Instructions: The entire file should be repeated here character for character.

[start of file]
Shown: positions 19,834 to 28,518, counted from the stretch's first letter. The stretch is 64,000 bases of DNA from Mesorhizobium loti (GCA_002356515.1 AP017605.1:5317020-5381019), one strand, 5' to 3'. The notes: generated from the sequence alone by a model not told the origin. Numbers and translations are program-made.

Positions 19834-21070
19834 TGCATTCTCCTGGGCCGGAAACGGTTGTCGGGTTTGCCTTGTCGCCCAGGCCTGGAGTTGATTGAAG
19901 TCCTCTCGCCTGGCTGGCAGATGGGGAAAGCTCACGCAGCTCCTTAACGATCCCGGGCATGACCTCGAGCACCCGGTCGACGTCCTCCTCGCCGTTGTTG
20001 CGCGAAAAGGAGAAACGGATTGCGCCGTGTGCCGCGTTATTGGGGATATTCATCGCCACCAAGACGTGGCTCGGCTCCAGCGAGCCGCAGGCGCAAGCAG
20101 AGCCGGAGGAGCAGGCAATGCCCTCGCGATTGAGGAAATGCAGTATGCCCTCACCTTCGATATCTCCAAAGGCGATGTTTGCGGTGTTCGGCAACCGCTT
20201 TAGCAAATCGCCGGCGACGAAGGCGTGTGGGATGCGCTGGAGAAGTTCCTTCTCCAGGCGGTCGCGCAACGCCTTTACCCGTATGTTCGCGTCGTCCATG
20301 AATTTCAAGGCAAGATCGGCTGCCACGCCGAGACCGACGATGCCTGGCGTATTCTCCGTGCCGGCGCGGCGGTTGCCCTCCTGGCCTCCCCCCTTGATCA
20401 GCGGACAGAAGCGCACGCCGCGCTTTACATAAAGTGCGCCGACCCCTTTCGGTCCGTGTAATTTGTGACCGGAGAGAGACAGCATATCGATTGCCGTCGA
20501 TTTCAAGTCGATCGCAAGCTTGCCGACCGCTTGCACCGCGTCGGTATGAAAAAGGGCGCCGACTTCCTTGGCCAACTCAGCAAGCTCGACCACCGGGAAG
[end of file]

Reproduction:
Shown: positions 19,834 to 28,518, counted from the stretch's first letter. The stretch is 64,000 bases of DNA from Mesorhizobium loti (GCA_002356515.1 AP017605.1:5317020-5381019), one strand, 5' to 3'. The notes: generated from the sequence alone by a model not told the origin. Numbers and translations are program-made.

Positions 19834-21070
19834 TGCATTCTCCTGGGCCGGAAACGGTTGTCGGGTTTGCCTTGTCGCCCAGGCCTGGAGTTGATTGAAG
19901 TCCTCTCGCCTGGCTGGCAGATGGGGAAAGCTCACGCAGCTCCTTAACGATCCCGGGCATGACCTCGAGCACCCGGTCGACGTCCTCCTCGCCGTTGTTG
20001 CGCGAAAAGGAGAAACGGATTGCGCCGTGTGCCGCGTTATTGGGGATATTCATCGCCACCAAGACGTGGCTCGGCTCCAGCGAGCCGCAGGCGCAAGCAG
20101 AGCCGGAGGAGCAGGCAATGCCCTCGCGATTGAGGAAATGCAGTATGCCCTCACCTTCGATATCTCCAAAGGCGATGTTTGCGGTGTTCGGCAACCGCTT
20201 TAGCAAATCGCCGGCGACGAAGGCGTGTGGGATGCGCTGGAGAAGTTCCTTCTCCAGGCGGTCGCGCAACGCCTTTACCCGTATGTTCGCGTCGTCCATG
20301 AATTTCAAGGCAAGATCGGCTGCCACGCCGAGACCGACGATGCCTGGCGTATTCTCCGTGCCGGCGCGGCGGTTGCCCTCCTGGCCTCCCCCCTTGATCA
20401 GCGGACAGAAGCGCACGCCGCGCTTTACATAAAGTGCGCCGACCCCTTTCGGTCCGTGTAATTTGTGACCGGAGAGAGACAGCATATCGATTGCCGTCGA
20501 TTTCAAGTCGATCGCAAGCTTGCCGACCGCTTGCACCGCGTCGGTATGAAAAAGGGCGCCGACTTCCTTGGCCAACTCAGCAAGCTCGACCACCGGGAAG